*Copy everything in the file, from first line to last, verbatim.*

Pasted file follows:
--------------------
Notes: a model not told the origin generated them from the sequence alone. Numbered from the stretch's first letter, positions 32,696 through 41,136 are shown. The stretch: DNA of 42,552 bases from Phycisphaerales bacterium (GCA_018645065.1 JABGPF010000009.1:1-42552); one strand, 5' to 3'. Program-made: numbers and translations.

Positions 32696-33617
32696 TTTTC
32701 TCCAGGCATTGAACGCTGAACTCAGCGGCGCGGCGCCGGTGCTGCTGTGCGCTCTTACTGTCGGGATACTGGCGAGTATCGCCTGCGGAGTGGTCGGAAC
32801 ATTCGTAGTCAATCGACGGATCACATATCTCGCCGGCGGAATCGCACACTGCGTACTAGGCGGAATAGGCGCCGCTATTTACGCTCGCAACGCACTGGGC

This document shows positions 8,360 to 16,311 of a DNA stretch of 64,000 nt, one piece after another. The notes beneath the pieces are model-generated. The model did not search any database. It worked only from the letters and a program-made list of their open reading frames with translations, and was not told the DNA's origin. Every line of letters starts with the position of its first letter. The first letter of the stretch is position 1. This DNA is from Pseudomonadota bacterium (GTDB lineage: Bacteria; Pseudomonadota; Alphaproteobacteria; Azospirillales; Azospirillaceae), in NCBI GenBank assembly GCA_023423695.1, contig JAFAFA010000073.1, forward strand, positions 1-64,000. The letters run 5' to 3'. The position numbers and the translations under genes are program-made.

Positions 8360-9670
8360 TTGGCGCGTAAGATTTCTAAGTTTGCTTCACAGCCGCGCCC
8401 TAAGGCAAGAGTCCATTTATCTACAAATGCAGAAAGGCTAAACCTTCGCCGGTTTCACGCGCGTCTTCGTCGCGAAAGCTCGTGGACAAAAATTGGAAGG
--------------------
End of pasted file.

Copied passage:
Notes: a model not told the origin generated them from the sequence alone. Numbered from the stretch's first letter, positions 32,696 through 41,136 are shown. The stretch: DNA of 42,552 bases from Phycisphaerales bacterium (GCA_018645065.1 JABGPF010000009.1:1-42552); one strand, 5' to 3'. Program-made: numbers and translations.

Positions 32696-33617
32696 TTTTC
32701 TCCAGGCATTGAACGCTGAACTCAGCGGCGCGGCGCCGGTGCTGCTGTGCGCTCTTACTGTCGGGATACTGGCGAGTATCGCCTGCGGAGTGGTCGGAAC
32801 ATTCGTAGTCAATCGACGGATCACATATCTCGCCGGCGGAATCGCACACTGCGTACTAGGCGGAATAGGCGCCGCTATTTACGCTCGCAACGCACTGGGC

This document shows positions 8,360 to 16,311 of a DNA stretch of 64,000 nt, one piece after another. The notes beneath the pieces are model-generated. The model did not search any database. It worked only from the letters and a program-made list of their open reading frames with translations, and was not told the DNA's origin. Every line of letters starts with the position of its first letter. The first letter of the stretch is position 1. This DNA is from Pseudomonadota bacterium (GTDB lineage: Bacteria; Pseudomonadota; Alphaproteobacteria; Azospirillales; Azospirillaceae), in NCBI GenBank assembly GCA_023423695.1, contig JAFAFA010000073.1, forward strand, positions 1-64,000. The letters run 5' to 3'. The position numbers and the translations under genes are program-made.

Positions 8360-9670
8360 TTGGCGCGTAAGATTTCTAAGTTTGCTTCACAGCCGCGCCC
8401 TAAGGCAAGAGTCCATTTATCTACAAATGCAGAAAGGCTAAACCTTCGCCGGTTTCACGCGCGTCTTCGTCGCGAAAGCTCGTGGACAAAAATTGGAAGG